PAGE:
What Do Paralegals Do?
Paralegals provide important support services in the entire legal process. They are primarily responsible for evaluating the facts and evidence of cases, conducting research on relevant laws and regulations, and maintaining manual and electronic paperwork. They facilitate lawyers and attorneys by gathering relevant evidence, preparing required legal documents, and writing reports prior to trials. They assist lawyers during trials by taking notes and reviewing transcripts. Paralegals are typically responsible for dealing with third parties like witnesses, clients, and vendors. They act as intermediaries and are responsible for scheduling meeting and interviews.
How To Become A Paralegal
There is no one way of becoming a paralegal. Most professionals earn an associate degree in paralegal studies. There are some universities that offer a bachelor or master's degree. Those who hold a bachelor degree in another discipline, but want to make a career shift to the legal sector, may decide to pursue a paralegal certificate. You may want to consider earning your paralegal certification online. These types of programs allow you to keep your current job and may help you save money. Although these online programs make no sacrifice as far as the quality of education and curriculum are concerned, they prove to be cost effective and let you study according to your own schedule. Although the cost and duration of these certificate programs varies depending on the institute at which you decide to enroll, most of them may be completed in just a few months. Paralegal certificates online are a good option for those who already hold a degree in paralegal degree, but want to learn more about the field, remain updated, and enhance their employment prospects.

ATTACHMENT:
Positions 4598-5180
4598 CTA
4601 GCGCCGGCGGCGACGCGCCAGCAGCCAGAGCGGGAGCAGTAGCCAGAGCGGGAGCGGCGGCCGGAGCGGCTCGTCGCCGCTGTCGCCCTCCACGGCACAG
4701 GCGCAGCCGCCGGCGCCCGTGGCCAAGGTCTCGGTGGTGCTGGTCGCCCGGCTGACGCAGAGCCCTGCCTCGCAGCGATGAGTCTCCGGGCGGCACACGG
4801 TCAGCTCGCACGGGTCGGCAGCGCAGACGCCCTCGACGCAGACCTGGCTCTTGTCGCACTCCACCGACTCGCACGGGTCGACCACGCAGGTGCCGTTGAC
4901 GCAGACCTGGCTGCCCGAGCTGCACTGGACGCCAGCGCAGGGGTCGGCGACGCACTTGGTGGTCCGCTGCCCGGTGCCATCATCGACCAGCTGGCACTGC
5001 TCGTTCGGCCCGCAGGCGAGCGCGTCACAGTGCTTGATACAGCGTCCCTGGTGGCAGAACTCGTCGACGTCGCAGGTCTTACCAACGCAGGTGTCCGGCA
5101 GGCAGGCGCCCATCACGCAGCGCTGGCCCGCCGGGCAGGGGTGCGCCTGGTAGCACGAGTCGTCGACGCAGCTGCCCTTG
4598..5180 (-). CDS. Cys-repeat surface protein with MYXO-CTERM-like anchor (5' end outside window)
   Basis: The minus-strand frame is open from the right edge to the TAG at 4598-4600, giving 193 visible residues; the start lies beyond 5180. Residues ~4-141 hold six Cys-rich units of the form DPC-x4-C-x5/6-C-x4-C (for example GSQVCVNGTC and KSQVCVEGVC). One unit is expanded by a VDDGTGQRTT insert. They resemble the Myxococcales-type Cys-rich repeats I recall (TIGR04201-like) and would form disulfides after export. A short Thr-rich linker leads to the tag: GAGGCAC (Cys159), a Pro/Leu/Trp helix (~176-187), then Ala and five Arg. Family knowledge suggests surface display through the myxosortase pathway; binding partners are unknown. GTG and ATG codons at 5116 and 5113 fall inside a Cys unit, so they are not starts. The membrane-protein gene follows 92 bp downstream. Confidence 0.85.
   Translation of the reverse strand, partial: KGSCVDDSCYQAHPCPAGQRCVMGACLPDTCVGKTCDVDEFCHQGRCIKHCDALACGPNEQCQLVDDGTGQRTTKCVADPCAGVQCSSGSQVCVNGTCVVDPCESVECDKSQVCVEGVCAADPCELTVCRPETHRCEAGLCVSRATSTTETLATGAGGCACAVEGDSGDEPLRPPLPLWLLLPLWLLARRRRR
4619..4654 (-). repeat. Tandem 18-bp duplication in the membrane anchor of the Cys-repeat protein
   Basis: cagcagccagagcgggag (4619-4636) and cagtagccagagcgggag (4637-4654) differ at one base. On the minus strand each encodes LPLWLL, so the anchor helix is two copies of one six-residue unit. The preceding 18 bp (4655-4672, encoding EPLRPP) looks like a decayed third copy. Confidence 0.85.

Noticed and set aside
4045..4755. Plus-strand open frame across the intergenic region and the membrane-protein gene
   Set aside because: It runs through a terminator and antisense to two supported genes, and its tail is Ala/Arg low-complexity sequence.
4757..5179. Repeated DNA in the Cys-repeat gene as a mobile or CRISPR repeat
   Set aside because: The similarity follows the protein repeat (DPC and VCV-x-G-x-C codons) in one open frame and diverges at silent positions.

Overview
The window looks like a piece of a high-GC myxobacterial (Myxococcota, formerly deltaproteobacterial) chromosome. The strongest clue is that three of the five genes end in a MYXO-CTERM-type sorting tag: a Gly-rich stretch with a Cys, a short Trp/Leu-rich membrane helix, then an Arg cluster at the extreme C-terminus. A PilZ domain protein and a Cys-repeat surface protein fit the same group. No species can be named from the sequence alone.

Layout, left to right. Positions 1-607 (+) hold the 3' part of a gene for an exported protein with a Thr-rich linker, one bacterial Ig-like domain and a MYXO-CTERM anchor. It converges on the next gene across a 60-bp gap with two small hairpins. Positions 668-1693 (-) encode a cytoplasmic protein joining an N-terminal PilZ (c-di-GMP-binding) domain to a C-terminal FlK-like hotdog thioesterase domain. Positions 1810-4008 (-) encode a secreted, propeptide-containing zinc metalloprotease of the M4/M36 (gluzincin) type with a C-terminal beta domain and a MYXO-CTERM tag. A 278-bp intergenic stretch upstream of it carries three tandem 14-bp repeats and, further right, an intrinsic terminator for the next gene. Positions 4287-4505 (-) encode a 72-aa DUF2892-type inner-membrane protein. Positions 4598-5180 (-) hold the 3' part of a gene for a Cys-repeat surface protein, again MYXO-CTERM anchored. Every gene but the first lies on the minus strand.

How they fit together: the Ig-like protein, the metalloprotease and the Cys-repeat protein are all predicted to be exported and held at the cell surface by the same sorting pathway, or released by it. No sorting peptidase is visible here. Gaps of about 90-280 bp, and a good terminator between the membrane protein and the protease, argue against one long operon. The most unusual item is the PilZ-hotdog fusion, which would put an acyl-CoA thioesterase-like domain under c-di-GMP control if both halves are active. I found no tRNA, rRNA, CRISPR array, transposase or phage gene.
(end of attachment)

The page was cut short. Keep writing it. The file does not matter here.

What Will You Study?
Besides providing technical knowledge, paralegal programs are intended to enhance verbal and written communication skills, typing skills, and grammar. You will also be provided industry specific knowledge which is essential for working effectively in a legal environment. This includes legal language and use of specialized software and equipment. Examples of types of courses which you may expect to find in a paralegal program include:
Technology and the Paralegal
Real Estate Law
This is a general guide only, and the names and type of courses may vary across institutes.
Although not a requirement, it may be a good idea to become certified by a professional body like the National Association of Legal Assistants (NALA). It indicates to prospective employers that you are committed to the field and meet national standards. In order to be eligible to take the exam, you must hold a degree from an institute that is recognized by American Bar Association and have some relevant work experience.
According to the US Bureau of Labor Statistics, in 2012, paralegals earned a median annual wage of $46,990. The job outlook is fairly good, with a faster than average growth rate of 17 percent during 2012 to 2022. Paralegals usually work in industries like legal service, local governments, federal executive branch, state governments, and other companies and enterprises.